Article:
Cancer cells develop resistance to specific drugs
To better understand cancer therapy resistance, Translational Cancer research scientist Dr Khyati Shah emphasised on the importance of modeling acquired resistance in vitro.
Hyderabad: To better understand cancer therapy resistance, Translational Cancer research scientist Dr Khyati Shah emphasised on the importance of modeling acquired resistance in vitro. This involves studying cancer cells that have developed resistance to specific drugs over time and identifying the mechanisms behind this resistance.
She was the first speaker on the fourth day of the workshop on ‘Drug Discovery and Development’, being organised by FABA (Federation of Asian Biotech Associations) Academy in collaboration with US-based nonprofit organisation Science Gurus, and the University of Hyderabad during March 13 - April 2, 2023. This workshop is also supported by World Trade Center Shamshabad & Visakhapatnam.
Dr Shah engrossed on “Overview of Drug Resistance, Cancer therapeutics, and Biologics”. Her topic was therapy resistance in cancer treatment, which can occur through non-genetic or genetic mechanisms. Non-genetic resistance involves changes in cellular signaling pathways, while genetic resistance results from mutations in genes that make cancer cells less responsive to treatment.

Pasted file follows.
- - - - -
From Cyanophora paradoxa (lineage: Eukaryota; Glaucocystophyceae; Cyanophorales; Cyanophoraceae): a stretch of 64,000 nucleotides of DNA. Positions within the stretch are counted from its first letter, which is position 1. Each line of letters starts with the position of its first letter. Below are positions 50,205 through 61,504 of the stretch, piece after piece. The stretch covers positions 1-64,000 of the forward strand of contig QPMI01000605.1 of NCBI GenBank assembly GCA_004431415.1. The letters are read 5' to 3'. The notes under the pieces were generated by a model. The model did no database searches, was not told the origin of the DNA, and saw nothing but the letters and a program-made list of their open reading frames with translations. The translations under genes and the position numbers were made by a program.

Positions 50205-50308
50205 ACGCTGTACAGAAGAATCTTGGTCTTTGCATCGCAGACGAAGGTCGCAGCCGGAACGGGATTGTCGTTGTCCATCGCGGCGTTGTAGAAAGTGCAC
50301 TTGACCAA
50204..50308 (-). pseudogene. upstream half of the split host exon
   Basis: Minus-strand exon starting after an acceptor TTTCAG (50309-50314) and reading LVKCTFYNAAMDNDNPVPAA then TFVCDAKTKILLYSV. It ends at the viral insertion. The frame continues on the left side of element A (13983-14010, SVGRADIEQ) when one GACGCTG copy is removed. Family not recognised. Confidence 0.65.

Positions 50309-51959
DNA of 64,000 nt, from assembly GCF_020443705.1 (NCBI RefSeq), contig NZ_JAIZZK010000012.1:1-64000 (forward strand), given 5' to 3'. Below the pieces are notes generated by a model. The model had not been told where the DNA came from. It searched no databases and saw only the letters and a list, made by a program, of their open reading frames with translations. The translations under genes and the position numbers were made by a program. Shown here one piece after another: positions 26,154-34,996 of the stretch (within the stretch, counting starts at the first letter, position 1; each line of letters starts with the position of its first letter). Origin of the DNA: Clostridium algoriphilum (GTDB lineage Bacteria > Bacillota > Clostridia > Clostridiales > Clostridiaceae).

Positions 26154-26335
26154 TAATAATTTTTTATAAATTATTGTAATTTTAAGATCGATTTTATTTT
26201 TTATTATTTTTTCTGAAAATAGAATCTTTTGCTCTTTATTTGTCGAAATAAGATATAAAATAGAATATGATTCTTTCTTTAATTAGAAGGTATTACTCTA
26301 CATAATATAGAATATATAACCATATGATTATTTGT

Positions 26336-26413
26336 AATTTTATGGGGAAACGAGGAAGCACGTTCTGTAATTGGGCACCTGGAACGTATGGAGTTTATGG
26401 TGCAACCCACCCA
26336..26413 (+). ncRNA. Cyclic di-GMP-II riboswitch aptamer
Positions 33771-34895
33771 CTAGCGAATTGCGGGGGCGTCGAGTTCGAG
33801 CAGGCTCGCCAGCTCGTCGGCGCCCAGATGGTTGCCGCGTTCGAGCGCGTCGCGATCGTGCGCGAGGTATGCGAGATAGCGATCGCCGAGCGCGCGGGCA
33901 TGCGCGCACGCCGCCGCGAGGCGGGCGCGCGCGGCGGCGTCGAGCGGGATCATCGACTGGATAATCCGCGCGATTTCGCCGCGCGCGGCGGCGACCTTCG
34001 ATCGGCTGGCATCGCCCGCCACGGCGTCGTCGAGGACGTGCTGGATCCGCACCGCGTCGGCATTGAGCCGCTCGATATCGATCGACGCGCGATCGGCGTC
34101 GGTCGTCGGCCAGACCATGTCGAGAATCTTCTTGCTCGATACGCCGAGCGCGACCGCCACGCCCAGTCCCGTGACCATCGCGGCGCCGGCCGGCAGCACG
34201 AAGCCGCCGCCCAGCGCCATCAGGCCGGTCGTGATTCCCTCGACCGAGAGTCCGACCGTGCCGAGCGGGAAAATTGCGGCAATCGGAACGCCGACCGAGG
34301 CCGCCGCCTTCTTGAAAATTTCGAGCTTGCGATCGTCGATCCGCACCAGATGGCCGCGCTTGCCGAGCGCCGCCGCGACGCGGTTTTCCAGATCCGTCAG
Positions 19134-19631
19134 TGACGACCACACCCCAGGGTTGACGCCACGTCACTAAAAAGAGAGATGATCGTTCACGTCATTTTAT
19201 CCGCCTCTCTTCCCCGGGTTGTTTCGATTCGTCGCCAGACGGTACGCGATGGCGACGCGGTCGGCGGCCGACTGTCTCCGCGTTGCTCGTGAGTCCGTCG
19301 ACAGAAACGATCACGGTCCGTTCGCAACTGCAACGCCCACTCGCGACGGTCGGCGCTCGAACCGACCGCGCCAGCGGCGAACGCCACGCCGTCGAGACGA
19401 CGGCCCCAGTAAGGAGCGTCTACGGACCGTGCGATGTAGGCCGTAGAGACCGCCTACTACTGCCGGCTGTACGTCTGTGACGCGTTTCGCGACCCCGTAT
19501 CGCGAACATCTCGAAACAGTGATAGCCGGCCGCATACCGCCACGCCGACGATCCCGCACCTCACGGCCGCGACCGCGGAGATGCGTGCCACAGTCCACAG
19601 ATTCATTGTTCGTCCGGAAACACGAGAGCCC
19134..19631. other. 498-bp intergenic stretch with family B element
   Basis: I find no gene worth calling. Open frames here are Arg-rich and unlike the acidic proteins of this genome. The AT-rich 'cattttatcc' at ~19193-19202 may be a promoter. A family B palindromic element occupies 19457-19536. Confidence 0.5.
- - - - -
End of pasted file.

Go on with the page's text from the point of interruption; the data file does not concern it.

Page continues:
She also discussed experimental resistance in target resistance, where targeted drugs that inhibit specific kinases such as Aurora kinase, can result in the development of resistance to these drugs over time. Additionally, she highlighted the role of the tumor microenvironment in resistance evaluation, as it can impact the effectiveness of cancer treatments.
On the same day, Prof P Reddanna, Executive President of FABA discussed eicosanoids, which are biologically active lipids that play a role in various pathological processes like inflammation and cancer. Specifically, he explained the biosynthesis pathways and metabolism of Arachidonic acid by Cyclooxygenase (COX), lipoxygenase (LOX) and P450 epoxygenase pathways
These pathways generate eicosanoids such as prostanoids, leukotrienes, HETEs, and HPETEs. He also mentioned their potential as therapeutic targets. Furthermore, he discussed the clinical manifestations and mediators of inflammation, and emphasised the different aspects of inflammation, including the bad, good, and ugly faces.
Dr Jagath Reddy Junutula, Board Chairman of Science Gurus Science, delivered a lecture on ‘Target Identification & Validation for Biologic Therapeutics’. He discussed the process of target identification and characterisation, starting with identifying the function of a potential therapeutic target, such as a gene or protein, and its role in the disease.